What’s it all about?
Puns, giggles, silliness, dancing, chart-topping music, kids beaming in the stalls, glow stick waving and a put upon daughter who is destined to marry a prince but needs a magical hand from a Fairy Godmother. Oh no it isn’t! Oh yes it is!
Apologies for the early doors panto gag; happily now it’s behind you! (Oh no it isn’t etc…)
How do they tell the story?
This is a perfectly formed, classic panto with all the festive ingredients you’d expect.
Eric Potts’ script has enough gags per minute to impress even champion witticism spitter Tim Vine, who brings a natural warmth to the stage as Buttons. These are proper panto quality jokes that left me crying with both joy and anguish.
Matthews Kelly and Rixon are suitably grotesque as ugly sisters Cheryl and Mel, sporting outfits that are a feat of engineering and design.
There’s 3D shenanigans replacing the UV fun of my youth, oodles of audience participation and, in Amy Lennox and Liam Doyle, a pair of picture perfect leads who bring West End quality to the cast.
Oh, and of course there’s the star casting of Dallas’ Linda Gray as the Fairy Godmother sprinkling US glamour like fairy dust across the production and happily having fun poked in her general direction.
What did the kids like best?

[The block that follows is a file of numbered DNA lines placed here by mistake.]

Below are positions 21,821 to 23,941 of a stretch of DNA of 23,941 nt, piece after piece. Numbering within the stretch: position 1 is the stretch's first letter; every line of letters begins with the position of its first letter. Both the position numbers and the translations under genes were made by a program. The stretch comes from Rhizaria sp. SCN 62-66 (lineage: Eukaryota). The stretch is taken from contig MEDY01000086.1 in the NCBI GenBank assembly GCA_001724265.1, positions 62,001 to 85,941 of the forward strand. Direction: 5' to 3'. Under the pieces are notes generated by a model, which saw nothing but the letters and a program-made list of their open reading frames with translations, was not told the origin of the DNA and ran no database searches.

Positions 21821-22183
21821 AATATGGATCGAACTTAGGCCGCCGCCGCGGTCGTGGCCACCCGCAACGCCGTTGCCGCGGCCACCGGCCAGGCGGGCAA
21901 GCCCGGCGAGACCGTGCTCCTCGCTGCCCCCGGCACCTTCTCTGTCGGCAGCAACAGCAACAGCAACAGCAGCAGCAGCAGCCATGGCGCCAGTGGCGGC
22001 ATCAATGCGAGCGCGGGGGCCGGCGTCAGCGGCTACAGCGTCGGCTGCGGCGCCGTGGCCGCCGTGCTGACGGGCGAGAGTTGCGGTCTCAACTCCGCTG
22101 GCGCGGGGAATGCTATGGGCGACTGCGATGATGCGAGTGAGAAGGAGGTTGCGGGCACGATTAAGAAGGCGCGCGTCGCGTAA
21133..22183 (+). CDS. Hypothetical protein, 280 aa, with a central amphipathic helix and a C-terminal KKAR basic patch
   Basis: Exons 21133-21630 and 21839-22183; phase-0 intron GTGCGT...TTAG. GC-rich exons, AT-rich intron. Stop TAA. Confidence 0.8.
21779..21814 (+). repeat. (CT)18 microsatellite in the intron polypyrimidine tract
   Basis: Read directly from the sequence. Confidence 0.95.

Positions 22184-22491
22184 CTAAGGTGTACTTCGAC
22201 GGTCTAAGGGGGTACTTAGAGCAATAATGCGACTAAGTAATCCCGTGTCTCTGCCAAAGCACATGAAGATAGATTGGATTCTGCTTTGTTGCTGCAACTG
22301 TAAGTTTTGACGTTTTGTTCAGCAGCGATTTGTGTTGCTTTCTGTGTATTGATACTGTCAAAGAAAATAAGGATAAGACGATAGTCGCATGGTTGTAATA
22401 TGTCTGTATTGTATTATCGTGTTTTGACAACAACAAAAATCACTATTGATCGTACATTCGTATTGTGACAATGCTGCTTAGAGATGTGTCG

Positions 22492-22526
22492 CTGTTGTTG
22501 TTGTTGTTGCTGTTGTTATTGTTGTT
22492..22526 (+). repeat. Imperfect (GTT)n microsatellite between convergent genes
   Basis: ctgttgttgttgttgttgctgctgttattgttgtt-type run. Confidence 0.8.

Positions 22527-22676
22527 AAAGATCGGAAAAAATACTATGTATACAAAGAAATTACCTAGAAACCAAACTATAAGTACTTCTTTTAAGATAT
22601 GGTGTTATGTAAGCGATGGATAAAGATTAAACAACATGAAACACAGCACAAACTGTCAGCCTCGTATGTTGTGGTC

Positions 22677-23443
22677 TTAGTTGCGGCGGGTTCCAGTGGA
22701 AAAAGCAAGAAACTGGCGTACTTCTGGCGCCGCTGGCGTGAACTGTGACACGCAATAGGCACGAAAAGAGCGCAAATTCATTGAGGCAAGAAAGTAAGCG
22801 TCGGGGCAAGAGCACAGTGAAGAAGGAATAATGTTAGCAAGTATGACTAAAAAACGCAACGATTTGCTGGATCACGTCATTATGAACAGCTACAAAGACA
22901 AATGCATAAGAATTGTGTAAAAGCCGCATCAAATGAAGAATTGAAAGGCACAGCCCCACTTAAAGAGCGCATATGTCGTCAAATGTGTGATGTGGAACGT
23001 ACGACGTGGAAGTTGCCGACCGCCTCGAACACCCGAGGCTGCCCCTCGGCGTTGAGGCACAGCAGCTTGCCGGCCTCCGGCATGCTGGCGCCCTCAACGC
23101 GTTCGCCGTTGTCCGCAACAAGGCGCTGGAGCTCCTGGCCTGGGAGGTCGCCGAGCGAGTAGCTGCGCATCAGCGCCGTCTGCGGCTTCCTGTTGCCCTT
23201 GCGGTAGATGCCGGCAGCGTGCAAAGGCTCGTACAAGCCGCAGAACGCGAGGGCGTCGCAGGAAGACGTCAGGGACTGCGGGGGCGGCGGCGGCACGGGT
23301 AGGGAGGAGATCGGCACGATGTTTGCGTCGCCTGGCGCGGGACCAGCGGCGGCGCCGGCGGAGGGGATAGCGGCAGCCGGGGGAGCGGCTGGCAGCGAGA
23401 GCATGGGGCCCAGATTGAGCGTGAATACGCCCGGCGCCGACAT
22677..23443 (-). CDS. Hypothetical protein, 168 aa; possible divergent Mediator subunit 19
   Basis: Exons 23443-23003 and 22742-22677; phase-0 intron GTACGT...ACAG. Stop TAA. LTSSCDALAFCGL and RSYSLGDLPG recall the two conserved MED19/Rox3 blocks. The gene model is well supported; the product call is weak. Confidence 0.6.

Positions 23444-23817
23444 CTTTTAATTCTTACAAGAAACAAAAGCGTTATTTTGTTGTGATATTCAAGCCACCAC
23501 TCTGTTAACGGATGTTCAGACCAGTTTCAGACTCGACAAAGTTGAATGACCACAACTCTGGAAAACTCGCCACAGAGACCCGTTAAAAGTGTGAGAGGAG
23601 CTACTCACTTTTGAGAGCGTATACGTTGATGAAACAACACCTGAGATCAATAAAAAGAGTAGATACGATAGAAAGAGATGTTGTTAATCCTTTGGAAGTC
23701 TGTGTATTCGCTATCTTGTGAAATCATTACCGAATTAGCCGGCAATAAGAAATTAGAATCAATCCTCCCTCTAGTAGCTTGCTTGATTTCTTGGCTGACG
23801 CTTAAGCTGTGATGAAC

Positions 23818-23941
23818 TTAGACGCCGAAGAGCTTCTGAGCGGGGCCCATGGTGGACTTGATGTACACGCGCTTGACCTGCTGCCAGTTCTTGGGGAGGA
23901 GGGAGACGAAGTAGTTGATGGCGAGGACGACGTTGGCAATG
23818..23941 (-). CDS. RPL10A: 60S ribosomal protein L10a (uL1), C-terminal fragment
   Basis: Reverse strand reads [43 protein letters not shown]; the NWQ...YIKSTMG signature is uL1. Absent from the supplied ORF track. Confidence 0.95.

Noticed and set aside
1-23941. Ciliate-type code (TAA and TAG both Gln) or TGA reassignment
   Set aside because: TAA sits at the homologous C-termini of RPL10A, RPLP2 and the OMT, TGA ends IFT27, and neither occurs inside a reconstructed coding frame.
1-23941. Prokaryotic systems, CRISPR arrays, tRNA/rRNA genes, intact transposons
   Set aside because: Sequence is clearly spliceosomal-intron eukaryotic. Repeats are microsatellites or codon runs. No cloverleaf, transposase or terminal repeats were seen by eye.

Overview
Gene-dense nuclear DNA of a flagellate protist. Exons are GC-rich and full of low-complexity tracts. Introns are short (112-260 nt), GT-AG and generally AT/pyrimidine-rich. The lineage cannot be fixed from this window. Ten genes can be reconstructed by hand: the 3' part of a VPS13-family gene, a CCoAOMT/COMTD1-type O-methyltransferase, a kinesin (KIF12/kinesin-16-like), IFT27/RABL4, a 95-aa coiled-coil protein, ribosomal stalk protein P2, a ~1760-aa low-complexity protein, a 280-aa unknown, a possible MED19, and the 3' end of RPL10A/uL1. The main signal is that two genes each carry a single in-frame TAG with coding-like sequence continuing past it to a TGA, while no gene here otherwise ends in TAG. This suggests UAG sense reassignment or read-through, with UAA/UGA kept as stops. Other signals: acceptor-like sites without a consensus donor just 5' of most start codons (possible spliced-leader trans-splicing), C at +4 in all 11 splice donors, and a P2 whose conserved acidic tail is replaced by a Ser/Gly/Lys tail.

The in-unison murmur of excitement after two chords of the Act 1 closing number would suggest that, unsurprisingly, the addition of Frozen’s Let It Go to the show is a hit with the kids, as was the snowy, sparkly, Shetland-boasting splendour of this set piece.
Also, that 3D section, with all its shouting and jump-inducing fun, went down a treat judging from the squeals of excitement.
In a nutshell
Fun, laughter, music, silliness and heart; a fabulous festive family treat. Oh no it isn’t! Oh yes it is! (I’ve overused that now, haven’t I?)
Will my little one like it?
If the screams of delight, dancing in the aisles, waving of flashing wands, excited shouting, rapt silence, oohs, aahs and post show bounciness are anything to go by – and that’s just the parents! – then yes, they absolutely will. If you love panto and all its glorious traditions, excesses and silliness, you will too.
If you’re driving to the show, there are a host of car parks not too far from the theatre as it’s very close to Wimbledon’s shopping centre. On Saturdays and Sundays leading up to Christmas, the council-run car parks are free to encourage shoppers. This could help your pocket, but, as there are many of us preparing for Christmas, it also makes parking spaces harder to come by.
Cinderella plays at the New Wimbledon Theatre until 11 January. You can book tickets through the theatre’s website, or for performances from 1 January take advantage of our Get Into London Theatre deals.